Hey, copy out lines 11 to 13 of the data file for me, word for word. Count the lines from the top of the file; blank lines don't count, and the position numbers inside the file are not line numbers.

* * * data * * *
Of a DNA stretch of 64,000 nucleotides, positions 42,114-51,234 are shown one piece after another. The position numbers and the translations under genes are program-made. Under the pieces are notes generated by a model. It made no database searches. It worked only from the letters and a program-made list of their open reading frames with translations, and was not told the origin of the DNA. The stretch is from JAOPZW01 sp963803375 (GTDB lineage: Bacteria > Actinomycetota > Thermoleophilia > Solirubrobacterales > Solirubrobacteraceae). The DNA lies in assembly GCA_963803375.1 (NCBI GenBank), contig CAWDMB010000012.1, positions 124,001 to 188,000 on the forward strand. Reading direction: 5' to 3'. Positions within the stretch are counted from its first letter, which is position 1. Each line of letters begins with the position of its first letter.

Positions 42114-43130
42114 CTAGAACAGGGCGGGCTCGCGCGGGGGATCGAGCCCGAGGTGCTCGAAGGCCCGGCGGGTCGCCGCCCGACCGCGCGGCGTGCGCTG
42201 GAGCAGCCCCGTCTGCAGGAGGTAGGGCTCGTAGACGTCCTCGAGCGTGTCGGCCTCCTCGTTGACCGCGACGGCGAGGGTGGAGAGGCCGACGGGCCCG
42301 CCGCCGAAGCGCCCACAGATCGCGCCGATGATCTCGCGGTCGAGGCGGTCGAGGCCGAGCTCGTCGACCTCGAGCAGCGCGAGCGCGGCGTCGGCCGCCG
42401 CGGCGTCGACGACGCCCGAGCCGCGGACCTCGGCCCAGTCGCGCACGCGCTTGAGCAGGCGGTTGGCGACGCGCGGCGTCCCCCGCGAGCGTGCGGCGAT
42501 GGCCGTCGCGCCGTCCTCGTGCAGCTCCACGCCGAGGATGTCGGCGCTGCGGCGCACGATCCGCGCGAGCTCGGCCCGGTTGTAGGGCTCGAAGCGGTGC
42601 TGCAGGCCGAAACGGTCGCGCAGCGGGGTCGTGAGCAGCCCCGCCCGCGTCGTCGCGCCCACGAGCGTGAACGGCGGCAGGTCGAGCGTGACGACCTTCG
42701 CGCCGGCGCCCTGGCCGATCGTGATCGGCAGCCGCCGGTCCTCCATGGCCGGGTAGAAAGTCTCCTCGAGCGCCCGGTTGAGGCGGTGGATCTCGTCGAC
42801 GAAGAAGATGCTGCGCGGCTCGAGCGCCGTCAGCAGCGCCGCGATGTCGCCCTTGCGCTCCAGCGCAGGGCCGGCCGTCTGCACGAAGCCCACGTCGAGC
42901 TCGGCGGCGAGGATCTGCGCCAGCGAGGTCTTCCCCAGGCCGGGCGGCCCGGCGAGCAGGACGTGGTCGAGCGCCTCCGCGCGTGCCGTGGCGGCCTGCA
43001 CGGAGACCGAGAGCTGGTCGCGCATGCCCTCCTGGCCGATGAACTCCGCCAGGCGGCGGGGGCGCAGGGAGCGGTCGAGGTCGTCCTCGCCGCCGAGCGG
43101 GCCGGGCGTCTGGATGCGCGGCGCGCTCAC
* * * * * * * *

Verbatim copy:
42901 TCGGCGGCGAGGATCTGCGCCAGCGAGGTCTTCCCCAGGCCGGGCGGCCCGGCGAGCAGGACGTGGTCGAGCGCCTCCGCGCGTGCCGTGGCGGCCTGCA
43001 CGGAGACCGAGAGCTGGTCGCGCATGCCCTCCTGGCCGATGAACTCCGCCAGGCGGCGGGGGCGCAGGGAGCGGTCGAGGTCGTCCTCGCCGCCGAGCGG
43101 GCCGGGCGTCTGGATGCGCGGCGCGCTCAC